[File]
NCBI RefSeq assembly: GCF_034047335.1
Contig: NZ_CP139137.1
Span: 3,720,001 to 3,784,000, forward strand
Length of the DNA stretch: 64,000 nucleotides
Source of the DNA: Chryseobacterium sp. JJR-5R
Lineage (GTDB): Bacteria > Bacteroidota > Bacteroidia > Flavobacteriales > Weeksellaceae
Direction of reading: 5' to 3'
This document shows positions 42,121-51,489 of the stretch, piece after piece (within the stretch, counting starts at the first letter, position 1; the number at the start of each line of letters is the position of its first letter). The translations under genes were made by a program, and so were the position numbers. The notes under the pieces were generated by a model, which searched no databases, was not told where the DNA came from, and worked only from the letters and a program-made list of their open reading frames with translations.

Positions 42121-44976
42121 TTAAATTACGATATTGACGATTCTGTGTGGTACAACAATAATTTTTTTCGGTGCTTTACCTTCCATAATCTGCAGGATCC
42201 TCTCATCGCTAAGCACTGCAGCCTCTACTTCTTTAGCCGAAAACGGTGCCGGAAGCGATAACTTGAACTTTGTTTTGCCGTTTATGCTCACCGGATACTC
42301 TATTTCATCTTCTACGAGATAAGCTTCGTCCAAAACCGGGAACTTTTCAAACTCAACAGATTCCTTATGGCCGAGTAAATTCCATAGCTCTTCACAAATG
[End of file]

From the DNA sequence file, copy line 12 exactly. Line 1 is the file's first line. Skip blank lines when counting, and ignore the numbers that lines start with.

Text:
42301 TATTTCATCTTCTACGAGATAAGCTTCGTCCAAAACCGGGAACTTTTCAAACTCAACAGATTCCTTATGGCCGAGTAAATTCCATAGCTCTTCACAAATG